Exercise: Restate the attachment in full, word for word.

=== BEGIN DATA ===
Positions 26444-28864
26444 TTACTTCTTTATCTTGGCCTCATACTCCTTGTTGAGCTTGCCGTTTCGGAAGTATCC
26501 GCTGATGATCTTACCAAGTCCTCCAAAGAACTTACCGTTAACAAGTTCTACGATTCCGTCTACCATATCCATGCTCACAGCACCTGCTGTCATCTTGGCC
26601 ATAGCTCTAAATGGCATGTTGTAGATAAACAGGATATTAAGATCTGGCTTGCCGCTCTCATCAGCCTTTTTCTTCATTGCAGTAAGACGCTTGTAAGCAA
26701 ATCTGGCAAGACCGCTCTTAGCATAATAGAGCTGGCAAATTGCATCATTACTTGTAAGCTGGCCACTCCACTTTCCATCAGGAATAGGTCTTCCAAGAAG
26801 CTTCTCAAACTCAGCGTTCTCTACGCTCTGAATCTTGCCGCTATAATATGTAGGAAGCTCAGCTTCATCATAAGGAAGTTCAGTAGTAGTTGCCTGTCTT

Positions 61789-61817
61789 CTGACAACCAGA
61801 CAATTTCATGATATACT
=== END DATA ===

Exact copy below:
Positions 26444-28864
26444 TTACTTCTTTATCTTGGCCTCATACTCCTTGTTGAGCTTGCCGTTTCGGAAGTATCC
26501 GCTGATGATCTTACCAAGTCCTCCAAAGAACTTACCGTTAACAAGTTCTACGATTCCGTCTACCATATCCATGCTCACAGCACCTGCTGTCATCTTGGCC
26601 ATAGCTCTAAATGGCATGTTGTAGATAAACAGGATATTAAGATCTGGCTTGCCGCTCTCATCAGCCTTTTTCTTCATTGCAGTAAGACGCTTGTAAGCAA
26701 ATCTGGCAAGACCGCTCTTAGCATAATAGAGCTGGCAAATTGCATCATTACTTGTAAGCTGGCCACTCCACTTTCCATCAGGAATAGGTCTTCCAAGAAG
26801 CTTCTCAAACTCAGCGTTCTCTACGCTCTGAATCTTGCCGCTATAATATGTAGGAAGCTCAGCTTCATCATAAGGAAGTTCAGTAGTAGTTGCCTGTCTT

Positions 61789-61817
61789 CTGACAACCAGA
61801 CAATTTCATGATATACT